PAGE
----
The carbonate precursor can be either a carbonyl halide, a diarylcarbonate or a bishaloformate. The carbonyl halides include carbonyl bromide, carbonyl chloride, and mixtures thereof. The bishaloformates include the bishaloformates of dihydric phenols such as bischloroformates of 2,2-bis(4-hydroxyphenyl)-propane, 2,2-bis(4-hydroxy-3,5-dichlorophenyl)-propane, hydroquinone, and the like, or bishaloformates of glycols such as bishaloformates of ethylene glycol, and the like. While all of the above carbonate precursors are useful, carbonyl chloride, also known as phosgene, is preferred.
In general, any aliphatic dicarboxylic acid conventionally used in the preparation of linear polyesters may be utilized as the ester precursor in the preparation of the polvester-carbonate resins used in the instant invention. Representative preferred dicarboxylic acids include do(decane dicarboxylic acid, adipic acid, sebacic acid, azelaic acid, suberic acid, undecanedioic acid, pimelic acid, glutaric acid, succinic acid, brassylic acid, tetradecanedioic acid, pentadecanedioic acid, hexadecanedioic acid, heptadecandioic acid, octadecandioic acid, nonadecandioic acid, eiconsanedioic acid and the like. Preferred dicarboxylic acids include those having from 4 to 36 carbon atoms, inclusive. Among these, dodecanedioic acid is most preferred.
The above-described polycarbonate-polyester copolymer is preferably blended with the above-described blowing agent by extruding the two components to form homogeneous pellets as shown in Example 1. The barrel temperature used for the extruder was preferably between 300° F. and 400° F. In a most preferred embodiment of a process for making the blowing agent concentrate according to the invention, the barrel temperature used in the extruder was from 350° F. and 400° F. The barrel temperature may be adjusted to accommodate different blowing agents having different gas generation temperatures. In a preferred embodiment of the invention, from 1% to 20% by total weight of blowing agent is added into the blowing agent concentrate. In a more preferred embodiment of the invention, from 2% to 10% by total weight of blowing agent is added into the blowing agent concentrate. The extrusion may be performed by a variety of different extruders, which are known and commercially available. Surprisingly, it was found that single screw extruders perform much better in this application than double screw extruders, as shown by Example 2. Alternate blending methods include batch mixing, continuous mixing and mill mixing.
The above-described blowing agent concentrate may be molded alone to form a porous thermoplastic article. In a preferred embodiment of the invention, the blowing agent concentrate is admixed with a polycarbonate material such as a bisphenol-A based polycarbonate homopolymer prior to molding. In a more preferred embodiment of the invention, the percentage of blowing agent added to the polycarbonate material molded is 1% to 3%. This percentage may be adjusted as desired to achieve different degrees of porosity. As stated above, the molding must be performed under conditions sufficient to cause degradation of the blowing agent. Injection molding is a preferred method for molding. In injection molding the pellets of the blowing agent concentrate and the homopolymer are mixed together in precise proportions by a mechanism which feeds certain percentages of each into the molding machine. The porous thermoplastic articles produced by the methods of the present invention are superior because they have reduced weight and increased flow of what compared with conventional molded thermoplastic articles.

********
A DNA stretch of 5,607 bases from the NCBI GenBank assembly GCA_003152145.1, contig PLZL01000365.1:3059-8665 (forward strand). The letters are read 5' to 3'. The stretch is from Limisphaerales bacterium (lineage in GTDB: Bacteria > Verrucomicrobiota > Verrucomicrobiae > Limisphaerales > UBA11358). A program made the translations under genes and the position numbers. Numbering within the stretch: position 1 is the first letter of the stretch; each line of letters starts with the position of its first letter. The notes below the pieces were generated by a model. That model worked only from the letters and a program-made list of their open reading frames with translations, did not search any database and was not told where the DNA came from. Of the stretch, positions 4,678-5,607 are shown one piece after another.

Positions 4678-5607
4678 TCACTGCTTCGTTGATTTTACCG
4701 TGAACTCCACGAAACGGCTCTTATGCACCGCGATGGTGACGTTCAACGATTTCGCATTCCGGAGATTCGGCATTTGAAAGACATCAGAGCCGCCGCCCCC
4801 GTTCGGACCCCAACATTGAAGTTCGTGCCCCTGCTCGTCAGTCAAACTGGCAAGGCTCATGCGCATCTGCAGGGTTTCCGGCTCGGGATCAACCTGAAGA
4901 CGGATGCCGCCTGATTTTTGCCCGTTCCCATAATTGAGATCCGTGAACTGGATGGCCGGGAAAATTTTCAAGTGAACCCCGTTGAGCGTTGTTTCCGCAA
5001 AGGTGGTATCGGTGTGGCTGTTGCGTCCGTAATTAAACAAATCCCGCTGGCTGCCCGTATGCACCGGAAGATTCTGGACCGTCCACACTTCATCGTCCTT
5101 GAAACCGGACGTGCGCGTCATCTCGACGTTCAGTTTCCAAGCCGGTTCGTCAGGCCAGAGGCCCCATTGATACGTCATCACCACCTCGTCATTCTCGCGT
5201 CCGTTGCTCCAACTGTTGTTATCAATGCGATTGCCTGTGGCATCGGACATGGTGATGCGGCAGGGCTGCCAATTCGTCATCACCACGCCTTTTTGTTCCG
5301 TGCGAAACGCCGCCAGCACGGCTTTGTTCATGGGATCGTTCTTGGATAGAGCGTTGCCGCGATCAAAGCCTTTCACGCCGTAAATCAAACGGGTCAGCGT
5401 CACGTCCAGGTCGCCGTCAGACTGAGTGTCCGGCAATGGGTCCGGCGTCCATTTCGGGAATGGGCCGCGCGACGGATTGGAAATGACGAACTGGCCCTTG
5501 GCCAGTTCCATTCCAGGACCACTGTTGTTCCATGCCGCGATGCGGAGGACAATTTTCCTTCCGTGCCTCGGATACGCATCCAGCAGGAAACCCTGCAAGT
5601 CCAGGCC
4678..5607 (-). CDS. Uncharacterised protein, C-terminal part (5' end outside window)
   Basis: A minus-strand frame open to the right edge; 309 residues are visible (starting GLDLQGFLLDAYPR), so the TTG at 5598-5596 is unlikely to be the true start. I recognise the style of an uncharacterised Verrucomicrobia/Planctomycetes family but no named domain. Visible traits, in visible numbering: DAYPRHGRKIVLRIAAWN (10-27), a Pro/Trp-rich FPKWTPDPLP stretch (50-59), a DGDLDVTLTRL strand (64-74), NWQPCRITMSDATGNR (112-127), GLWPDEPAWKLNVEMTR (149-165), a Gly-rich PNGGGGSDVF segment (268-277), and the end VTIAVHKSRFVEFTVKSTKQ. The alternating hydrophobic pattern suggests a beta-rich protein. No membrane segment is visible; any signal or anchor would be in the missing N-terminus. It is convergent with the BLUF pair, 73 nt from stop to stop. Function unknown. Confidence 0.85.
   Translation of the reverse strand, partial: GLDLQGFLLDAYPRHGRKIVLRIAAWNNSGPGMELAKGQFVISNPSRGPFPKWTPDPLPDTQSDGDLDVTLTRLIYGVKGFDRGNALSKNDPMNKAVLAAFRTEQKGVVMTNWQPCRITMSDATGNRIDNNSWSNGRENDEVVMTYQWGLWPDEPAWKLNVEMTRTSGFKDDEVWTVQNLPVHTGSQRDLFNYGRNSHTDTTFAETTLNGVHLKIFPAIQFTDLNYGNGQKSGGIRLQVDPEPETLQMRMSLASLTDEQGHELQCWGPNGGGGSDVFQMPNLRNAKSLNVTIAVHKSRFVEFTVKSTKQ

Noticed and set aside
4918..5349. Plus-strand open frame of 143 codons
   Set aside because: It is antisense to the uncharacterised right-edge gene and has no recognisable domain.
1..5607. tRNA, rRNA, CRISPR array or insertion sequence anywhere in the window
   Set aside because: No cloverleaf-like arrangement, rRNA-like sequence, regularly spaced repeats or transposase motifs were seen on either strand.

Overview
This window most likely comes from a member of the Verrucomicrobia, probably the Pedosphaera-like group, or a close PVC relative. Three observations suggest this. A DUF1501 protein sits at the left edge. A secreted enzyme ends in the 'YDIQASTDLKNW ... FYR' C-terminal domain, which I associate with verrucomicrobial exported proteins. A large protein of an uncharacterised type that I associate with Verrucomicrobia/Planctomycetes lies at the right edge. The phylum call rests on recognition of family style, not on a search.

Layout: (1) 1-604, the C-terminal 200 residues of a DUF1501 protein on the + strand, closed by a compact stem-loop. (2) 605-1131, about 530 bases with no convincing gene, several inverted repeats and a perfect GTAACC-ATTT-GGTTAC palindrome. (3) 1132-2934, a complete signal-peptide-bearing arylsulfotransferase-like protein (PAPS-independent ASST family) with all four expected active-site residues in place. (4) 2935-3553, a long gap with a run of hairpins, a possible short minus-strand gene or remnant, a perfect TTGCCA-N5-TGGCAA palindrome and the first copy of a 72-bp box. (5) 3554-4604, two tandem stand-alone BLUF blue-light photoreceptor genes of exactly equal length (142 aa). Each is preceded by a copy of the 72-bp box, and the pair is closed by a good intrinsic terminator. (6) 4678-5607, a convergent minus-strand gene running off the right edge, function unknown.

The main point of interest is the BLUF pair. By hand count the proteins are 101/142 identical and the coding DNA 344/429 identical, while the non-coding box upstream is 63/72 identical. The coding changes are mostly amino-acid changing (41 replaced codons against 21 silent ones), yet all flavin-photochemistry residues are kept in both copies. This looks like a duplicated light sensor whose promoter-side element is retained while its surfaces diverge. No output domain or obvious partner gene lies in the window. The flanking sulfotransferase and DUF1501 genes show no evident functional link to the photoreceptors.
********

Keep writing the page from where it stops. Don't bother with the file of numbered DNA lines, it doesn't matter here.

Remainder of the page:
Certain optional additives may be introduced into the blowing agent concentrate as processing acids, heat stabilizers and nucleants. Examples of preferred additives include the processing aid, 3,4-epoxycyclohexyl methyl 3,4-epoxcclohexvt carboxylate (i.e., ERL4221) and the heat stabilizer, Tris(2,4-Di-t-butyl phenyl) phospite. The polycarbonate materials combined with the blowing agent concentrate according to the invention typically also contain various conventional, known additives.
The following examples further illustrate some of the preferred embodiments of the invention.
Example 1 provides a comparative test of six different attempts to make a suitable blowing agent concentrate. Examples 1-3 are performed with a higher molecular weight resin. Table I, below, summarizes these experiments:
TABLE I__________________________________________________________________________Sample 1 Sample 2 Sample 3 Sample 4 Sample 5 Sample 6__________________________________________________________________________SP100 grade 100 phr 100 phr 100 phr -- -- -- resin SPHF grade -- -- -- 100 phr 100 phr 100 phr resin 5-PT 8 phr 8 phr 8 phr 8 phr 8 phr 8 phr ERL4221 0.05 phr 0.05 0.05 0.05 0.05 -- Irgafos 168 0.03 phr 0.03 phr 0.03 phr 0.03 phr 0.03 phr 0.03 Screw speed high high low low high low Extruder Single Single Single Single Single Single screw screw screw screw screw screw Barrel 425 F. 400 F. 350 F. 400 F. 350 F. 350 F. temperature pellet very very slightly foamy clear clear appearance foamy foamy foamy % 5-PT in could 6.7 6.3 7.2 7.0 7.6 pellet not pelletize__________________________________________________________________________